St. Joseph’s first joy is his engagement to Mary. In the fresco, the engaged couple is depicted together at the moment of blessing by the priest. In the fresco, St. Joseph holds a palm in his left hand, a symbol of purity, his other hand extending toward Mary. Angels shower the couple with wreaths and bouquets, while the Holy Spirit hovers above them in the form of a dove, illustrating the words The Holy Spirit will come on you, and the power of the Most High will overshadow you. (Lk 1:35).
of St. Joseph
Opposite the 7 joys of St. Joseph is a series of wall polychromes depicting the 7 sorrows of the Guardian of the Holy Family. Like the other frescoes, these are also illuminated by sunlight.
Due to the location of these representations on the eastern wall in the nave, the sun exposes them from afternoon until sunset. The motifs depicted in the frescoes are complemented by scenes depicted under the arches and on the antependia, which are near the central representations.
The Church of St. Joseph is dominated by Michael Willmann’s wall polychromes. These frescos cover almost the entire surface of the walls. The canvas paintings in the church today are only being stored.
They were ordered by the abbey and intended to promote the cult of the Guardian of the Holy Family or the Passion of Christ. Among them, one can find works by such artists as Michael Willmann, Martin Leistritz or Johann Classens.
There are few carved representations in St. Joseph’s Church. This is due to the shift of focus to the paintings, which formed a Paupers’ Bible and were used to evangelise the people coming to the church.
To emphasise the paintings, it was decided to keep minimal wooden furnishings so as not to restrict visibility. The few works by sculptors include the 18th-century pulpit and the main altar with sculptures by Georg Schrötter.
The wooden structure was made by Anthony Jörg. It was created between 1700 and 1707. The Holy Trinity can be seen on the canopy. At the top, there is God the Father surrounded by angels, a little lower there is a dove – the symbol of the Holy Spirit, and above, there is the IHS monogram, symbolizing Christ.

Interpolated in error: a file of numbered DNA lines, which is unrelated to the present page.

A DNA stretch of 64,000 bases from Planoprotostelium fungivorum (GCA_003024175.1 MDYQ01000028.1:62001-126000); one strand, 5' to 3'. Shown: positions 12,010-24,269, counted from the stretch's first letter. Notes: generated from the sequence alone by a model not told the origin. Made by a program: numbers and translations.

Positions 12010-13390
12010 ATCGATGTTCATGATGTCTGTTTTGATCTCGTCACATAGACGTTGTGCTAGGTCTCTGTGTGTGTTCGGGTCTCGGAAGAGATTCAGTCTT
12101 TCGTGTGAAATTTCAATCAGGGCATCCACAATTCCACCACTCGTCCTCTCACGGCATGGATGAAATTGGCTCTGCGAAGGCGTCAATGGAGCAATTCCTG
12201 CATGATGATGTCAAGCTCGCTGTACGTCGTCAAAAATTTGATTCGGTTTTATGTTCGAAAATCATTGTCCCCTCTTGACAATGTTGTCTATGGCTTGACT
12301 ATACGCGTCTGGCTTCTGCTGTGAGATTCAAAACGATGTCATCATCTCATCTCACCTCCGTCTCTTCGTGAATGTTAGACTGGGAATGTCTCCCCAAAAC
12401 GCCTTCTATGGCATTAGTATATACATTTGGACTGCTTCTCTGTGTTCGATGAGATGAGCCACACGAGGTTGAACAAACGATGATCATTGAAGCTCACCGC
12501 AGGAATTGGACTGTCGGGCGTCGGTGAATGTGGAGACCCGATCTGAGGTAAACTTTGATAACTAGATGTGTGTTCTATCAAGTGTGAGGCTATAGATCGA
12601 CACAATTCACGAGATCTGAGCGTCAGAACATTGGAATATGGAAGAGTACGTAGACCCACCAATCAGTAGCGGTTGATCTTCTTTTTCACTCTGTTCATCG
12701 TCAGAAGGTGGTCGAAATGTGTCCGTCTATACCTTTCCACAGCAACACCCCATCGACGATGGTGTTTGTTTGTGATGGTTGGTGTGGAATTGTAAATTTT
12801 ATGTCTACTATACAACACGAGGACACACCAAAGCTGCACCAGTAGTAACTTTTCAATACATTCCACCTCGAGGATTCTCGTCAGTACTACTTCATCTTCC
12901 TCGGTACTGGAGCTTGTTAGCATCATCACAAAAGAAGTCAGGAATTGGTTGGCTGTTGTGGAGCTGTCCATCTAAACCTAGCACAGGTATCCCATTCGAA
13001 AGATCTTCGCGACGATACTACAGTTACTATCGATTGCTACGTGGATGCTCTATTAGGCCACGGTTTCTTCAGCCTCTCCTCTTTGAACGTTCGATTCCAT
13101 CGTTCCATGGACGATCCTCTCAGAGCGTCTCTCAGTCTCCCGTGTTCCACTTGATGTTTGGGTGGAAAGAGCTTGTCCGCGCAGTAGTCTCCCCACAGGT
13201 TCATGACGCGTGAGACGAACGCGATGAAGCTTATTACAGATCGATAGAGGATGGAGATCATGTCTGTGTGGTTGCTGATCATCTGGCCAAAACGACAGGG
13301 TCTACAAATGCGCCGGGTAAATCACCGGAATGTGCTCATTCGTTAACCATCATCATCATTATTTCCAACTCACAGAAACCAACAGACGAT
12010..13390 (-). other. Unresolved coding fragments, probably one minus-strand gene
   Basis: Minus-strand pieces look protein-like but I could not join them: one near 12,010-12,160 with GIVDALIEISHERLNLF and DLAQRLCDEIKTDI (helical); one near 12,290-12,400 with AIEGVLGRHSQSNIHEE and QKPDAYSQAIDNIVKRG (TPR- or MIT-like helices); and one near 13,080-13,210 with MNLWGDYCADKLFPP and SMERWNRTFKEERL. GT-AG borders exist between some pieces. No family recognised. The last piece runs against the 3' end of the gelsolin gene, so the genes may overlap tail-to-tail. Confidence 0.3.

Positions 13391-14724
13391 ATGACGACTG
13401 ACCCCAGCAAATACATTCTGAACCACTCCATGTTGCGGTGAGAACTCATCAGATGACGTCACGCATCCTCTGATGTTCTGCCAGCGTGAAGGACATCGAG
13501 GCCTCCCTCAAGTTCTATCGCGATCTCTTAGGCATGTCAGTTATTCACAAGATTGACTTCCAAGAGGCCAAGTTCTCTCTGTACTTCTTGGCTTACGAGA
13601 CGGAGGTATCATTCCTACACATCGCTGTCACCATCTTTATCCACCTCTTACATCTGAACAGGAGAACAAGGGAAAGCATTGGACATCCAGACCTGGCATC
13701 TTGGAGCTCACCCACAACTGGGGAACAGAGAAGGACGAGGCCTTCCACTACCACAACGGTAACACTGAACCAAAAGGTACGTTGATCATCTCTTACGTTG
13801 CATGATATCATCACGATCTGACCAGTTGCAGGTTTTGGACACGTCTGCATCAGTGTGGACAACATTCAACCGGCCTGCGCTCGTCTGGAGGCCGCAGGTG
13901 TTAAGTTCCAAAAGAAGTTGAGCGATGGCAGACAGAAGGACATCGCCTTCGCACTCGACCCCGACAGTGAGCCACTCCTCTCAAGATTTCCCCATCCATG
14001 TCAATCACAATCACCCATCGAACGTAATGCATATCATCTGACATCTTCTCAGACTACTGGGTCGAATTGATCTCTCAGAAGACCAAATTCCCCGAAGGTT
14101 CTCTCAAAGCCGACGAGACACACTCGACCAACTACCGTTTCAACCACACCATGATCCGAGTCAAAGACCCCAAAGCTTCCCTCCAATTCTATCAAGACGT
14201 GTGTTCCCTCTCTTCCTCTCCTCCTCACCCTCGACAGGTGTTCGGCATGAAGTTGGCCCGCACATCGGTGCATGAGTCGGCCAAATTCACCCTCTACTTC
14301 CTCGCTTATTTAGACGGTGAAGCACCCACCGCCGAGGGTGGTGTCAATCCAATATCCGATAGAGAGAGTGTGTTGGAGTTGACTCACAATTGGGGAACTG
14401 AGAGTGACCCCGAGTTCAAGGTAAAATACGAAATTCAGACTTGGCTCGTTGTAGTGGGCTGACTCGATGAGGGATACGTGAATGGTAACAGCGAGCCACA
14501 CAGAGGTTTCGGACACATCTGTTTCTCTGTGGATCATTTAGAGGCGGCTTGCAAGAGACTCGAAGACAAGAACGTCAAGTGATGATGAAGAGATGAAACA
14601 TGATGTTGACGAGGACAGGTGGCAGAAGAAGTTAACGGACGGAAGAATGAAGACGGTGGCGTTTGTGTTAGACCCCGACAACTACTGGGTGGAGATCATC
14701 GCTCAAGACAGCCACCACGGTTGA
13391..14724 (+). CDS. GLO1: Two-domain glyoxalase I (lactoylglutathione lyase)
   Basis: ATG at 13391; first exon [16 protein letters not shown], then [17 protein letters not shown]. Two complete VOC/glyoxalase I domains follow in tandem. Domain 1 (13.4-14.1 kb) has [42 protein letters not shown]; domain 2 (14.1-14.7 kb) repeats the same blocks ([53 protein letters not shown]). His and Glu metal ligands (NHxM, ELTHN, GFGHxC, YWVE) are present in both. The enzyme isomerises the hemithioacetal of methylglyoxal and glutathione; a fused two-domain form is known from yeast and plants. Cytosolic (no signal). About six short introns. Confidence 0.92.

On the basket, there are four reliefs depicting scenes from St. Joseph’s life: Lord Jesus helping his parents at work; Adoration of the Child Jesus; Flight into Egypt; the Angel wakes up St. Joseph to run away to Egypt. At the very bottom of the basket, there is the coat of arms of the Krzeszów Abbey and the coat of arms of St. Joseph’s Confraternity. It depicts the allegory of the Church fighting together with the motto: Pro Deo et Ecclesia i.e. for God and the Church.
Due to the effects of monastic dissolution in the 19th century, a small part of the liturgical objects has remained behind the walls of the post-Cistercian abbey.
Some items from the 17th and 18th centuries which were ordered by the successive Krzeszów Abbots have survived until today. The most exceptional are liturgical objects made for Innocent Fritsch on the occasion of his 50th monastic vows anniversary in 1733. An example of such a gift is the “Emanuel” chalice. Also, an aspersorium which was ordered by Bernard Rosa has been preserved until this day. The other remaining items are mainly candlesticks.
Promotion of Culture
Roman Catholic Parish under the invocation of the Assumption of the Blessed Virgin Mary located in Krzeszów – beneficiary of the Project: “Digitisation of the Monument of History – St. Joseph’s Church in Krzeszów – Pearl of the European Baroque – Stage II”, which received a subsidy from the Ministry of Culture, National Heritage and Sport, coming from the Fund for the Promotion of Culture – a state purpose fund.